Estimating the individual benefit of immediate treatment or active surveillance for prostate cancer after screen-detection in older (65+) men
International Journal of Cancer , Volume 138 - Issue 10 p. 2522- 2528
A significant proportion of screen-detected men with prostate cancer is likely to be overtreated, especially in older age groups. We aim to find which groups of screen-detected older men (65+) benefit the most from Immediate Radical Treatment or Active Surveillance (AS) for prostate cancer, depending on age, screening history, health status and prostate cancer stage at detection. We used a microsimulation model (MISCAN) of the natural history of prostate cancer based on ERSPC data. Individual life histories are simulated with US comorbidity lifetables based on a random sample of MEDICARE data. Different screening histories are simulated and we count outcomes for men screen-detected from ages 66 to 72. For immediately treated men with low-risk disease (≤ T2a, Gleason 6) the probability of overtreatment ranges from 61% to 86% decreasing to between 37 and 46%, if they are assigned to AS. For intermediate risk men (≤T2, Gleason 3 + 4) overtreatment ranges from 23 to 60%, which reduces to between 16 and 31% for AS. For high risk men (T3, or ≥ Gleason 4 + 3), overtreatment ranges from 11 to 51%. The disease stage at screen-detection is a critical risk factor for overtreatment. For low risk men, AS seems to significantly reduce overtreatment at a modest cost. For intermediate risk men, the decision between immediate treatment or AS depends on age and comorbidity status. Men screen-detected in a high risk disease stage may benefit from immediate treatment even beyond age 69.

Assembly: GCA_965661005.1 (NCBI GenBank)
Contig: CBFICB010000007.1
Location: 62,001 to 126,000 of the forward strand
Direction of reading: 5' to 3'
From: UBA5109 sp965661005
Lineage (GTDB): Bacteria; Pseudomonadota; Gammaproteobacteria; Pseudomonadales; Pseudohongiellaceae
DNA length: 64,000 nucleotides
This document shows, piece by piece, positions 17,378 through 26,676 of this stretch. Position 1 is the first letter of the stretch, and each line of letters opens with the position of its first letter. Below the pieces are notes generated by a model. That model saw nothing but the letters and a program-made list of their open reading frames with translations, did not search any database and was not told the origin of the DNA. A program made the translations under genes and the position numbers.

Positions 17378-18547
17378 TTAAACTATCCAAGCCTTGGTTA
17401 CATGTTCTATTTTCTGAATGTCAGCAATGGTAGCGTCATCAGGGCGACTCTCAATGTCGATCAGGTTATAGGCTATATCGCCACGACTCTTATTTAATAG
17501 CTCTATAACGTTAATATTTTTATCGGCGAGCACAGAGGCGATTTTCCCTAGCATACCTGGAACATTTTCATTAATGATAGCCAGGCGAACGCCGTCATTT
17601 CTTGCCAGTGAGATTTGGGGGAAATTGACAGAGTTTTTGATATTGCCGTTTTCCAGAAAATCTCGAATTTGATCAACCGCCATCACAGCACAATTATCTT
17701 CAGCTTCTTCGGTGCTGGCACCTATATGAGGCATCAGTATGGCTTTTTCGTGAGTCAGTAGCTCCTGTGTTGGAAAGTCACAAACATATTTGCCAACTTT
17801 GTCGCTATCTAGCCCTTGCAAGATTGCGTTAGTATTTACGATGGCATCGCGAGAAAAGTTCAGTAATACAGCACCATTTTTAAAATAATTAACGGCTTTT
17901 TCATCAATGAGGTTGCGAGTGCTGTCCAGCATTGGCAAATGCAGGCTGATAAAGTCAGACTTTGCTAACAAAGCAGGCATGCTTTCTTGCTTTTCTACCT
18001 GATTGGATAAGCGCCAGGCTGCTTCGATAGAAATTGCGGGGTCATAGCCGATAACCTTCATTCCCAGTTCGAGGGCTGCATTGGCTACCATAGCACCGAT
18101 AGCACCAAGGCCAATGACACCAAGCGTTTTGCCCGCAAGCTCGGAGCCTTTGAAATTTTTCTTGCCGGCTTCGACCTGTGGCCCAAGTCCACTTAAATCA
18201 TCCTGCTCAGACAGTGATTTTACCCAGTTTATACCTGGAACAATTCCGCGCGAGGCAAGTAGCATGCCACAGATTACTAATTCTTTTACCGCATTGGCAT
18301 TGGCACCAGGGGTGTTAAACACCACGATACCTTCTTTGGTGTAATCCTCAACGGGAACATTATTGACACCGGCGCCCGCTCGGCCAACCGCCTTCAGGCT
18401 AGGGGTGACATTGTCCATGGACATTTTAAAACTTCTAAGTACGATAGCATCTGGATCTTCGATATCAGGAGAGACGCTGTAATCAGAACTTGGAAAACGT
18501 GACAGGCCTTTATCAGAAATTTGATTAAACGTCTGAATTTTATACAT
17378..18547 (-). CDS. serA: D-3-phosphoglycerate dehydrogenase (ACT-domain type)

|comorbidity, microsimulation model, overtreatment, prostate cancer screening|
|International Journal of Cancer|
|Organisation||Department of Public Health|
de Carvalho Delgado Marques, T.M, Heijnsdijk, E.A.M, & de Koning, H.J. (2016). Estimating the individual benefit of immediate treatment or active surveillance for prostate cancer after screen-detection in older (65+) men. International Journal of Cancer, 138(10), 2522–2528. doi:10.1002/ijc.29976